I think it is fair to say that Hong Kong no longer has the freedom of speech it once had. The use of third parties to ‘warn off’ people seems strange when you consider the people they have already arrested. One wonders if there are ‘third parties’ whether they are actually endorsed by the administration or just taking ‘matters into their own hands’. Either way it is a big change from how Hong Kong used to operate. If we start to see business leaders, analysts and lawyers leaving then the future for Hong Kong will not be good.
Beijing shuts transport links as variant spreads
With cases of the Delta variant discovered in China the government is keen to try and prevent it’s spread but locking down transport routes until travellers can show that they are covid free. Short term -VE on travel related stocks and Macau names.
One would hope that with the resurgence of the virus in China it might be more open to allowing WHO members to investigate the original cases from China.
Highly paid nomad workers pose risk to nations’ tax revenues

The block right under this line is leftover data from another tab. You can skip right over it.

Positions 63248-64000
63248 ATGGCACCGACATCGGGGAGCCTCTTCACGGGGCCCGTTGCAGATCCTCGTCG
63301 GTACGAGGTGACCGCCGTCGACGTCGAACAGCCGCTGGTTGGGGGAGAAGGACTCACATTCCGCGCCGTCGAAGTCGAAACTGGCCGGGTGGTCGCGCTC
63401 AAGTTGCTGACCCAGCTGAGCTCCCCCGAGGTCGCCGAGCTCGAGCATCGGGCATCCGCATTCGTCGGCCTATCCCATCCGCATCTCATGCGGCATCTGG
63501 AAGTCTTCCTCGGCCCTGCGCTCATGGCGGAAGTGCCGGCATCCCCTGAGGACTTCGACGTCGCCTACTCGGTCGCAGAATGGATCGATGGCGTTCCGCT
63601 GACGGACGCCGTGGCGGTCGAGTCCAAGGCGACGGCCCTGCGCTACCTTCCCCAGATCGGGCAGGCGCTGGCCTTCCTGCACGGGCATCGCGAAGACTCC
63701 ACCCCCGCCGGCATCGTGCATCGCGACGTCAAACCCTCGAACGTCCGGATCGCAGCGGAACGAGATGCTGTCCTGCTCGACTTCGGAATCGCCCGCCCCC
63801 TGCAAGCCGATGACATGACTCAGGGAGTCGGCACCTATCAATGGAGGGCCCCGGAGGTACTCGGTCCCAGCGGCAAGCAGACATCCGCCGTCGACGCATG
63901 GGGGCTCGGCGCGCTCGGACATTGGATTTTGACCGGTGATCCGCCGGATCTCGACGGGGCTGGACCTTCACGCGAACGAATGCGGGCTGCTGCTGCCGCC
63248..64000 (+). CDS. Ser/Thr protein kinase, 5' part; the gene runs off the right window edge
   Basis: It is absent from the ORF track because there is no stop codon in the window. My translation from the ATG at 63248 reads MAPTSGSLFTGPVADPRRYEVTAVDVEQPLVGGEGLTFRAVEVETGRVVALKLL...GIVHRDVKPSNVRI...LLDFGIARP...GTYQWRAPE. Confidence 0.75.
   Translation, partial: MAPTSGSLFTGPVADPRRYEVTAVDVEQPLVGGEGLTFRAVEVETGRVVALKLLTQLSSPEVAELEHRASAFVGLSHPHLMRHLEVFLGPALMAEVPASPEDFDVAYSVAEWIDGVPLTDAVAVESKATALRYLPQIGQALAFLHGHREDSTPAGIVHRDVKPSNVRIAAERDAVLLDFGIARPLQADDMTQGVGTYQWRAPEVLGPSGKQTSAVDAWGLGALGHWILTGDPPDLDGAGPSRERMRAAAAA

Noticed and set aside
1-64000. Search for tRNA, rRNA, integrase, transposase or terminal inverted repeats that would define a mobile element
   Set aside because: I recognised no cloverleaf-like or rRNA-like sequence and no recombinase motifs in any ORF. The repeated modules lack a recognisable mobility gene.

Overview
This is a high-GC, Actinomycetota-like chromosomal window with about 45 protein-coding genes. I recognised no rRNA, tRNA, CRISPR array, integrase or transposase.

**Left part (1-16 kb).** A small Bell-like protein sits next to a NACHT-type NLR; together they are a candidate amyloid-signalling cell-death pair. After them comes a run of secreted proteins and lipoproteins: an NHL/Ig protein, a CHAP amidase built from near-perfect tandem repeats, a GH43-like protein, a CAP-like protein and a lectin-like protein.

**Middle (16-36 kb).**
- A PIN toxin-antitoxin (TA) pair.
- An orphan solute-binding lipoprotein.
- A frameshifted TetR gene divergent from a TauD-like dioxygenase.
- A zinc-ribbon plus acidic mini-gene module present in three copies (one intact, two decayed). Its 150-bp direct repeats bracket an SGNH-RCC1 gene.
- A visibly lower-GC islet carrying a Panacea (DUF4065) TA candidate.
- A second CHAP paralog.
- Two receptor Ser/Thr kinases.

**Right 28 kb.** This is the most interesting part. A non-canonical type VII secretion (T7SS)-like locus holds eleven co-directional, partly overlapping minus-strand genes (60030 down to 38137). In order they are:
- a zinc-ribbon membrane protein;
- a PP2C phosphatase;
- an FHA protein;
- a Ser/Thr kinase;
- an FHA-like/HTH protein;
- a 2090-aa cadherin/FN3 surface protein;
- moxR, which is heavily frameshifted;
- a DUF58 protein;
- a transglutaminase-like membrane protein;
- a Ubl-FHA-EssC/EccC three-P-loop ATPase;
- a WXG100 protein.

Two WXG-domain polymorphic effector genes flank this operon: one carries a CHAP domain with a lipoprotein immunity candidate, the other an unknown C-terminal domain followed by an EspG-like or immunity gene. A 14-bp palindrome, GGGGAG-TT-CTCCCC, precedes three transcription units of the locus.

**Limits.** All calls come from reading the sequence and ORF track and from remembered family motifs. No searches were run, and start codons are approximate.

An interesting read about what could become a problem for some countries if high taxing paying citizens decide to relocate to lower tax paying country’s.
Companies & Markets
Japan Inc talks a good game on ESG but more action is needed
Looks at the ‘Olympics and how business and sports people interact.
Opens with ‘Both the Japanese government and businesses are eager to portray themselves as open to diversity and change. The reality may be different, as an embarrassing string of scandals in the run-up to the Games has shown. But companies are under pressure to project a more progressive and socially conscious image with environmental, social and governance objectives suddenly high on boardroom agendas.’
The point it makes it that going forward it will require actions, not just endorsements, by companies for them to be taken seriously.
A good read.
Tencent clamps down on child gaming
After an article was published yesterday the company moved quickly to address the issue that was being raised. It will restrict children under 12 ‘from in-game spending and clamp down on minors playing on adult accounts.’ It also proposed other measures for the sector. The stock today has recovered most of Tuesday’s losses.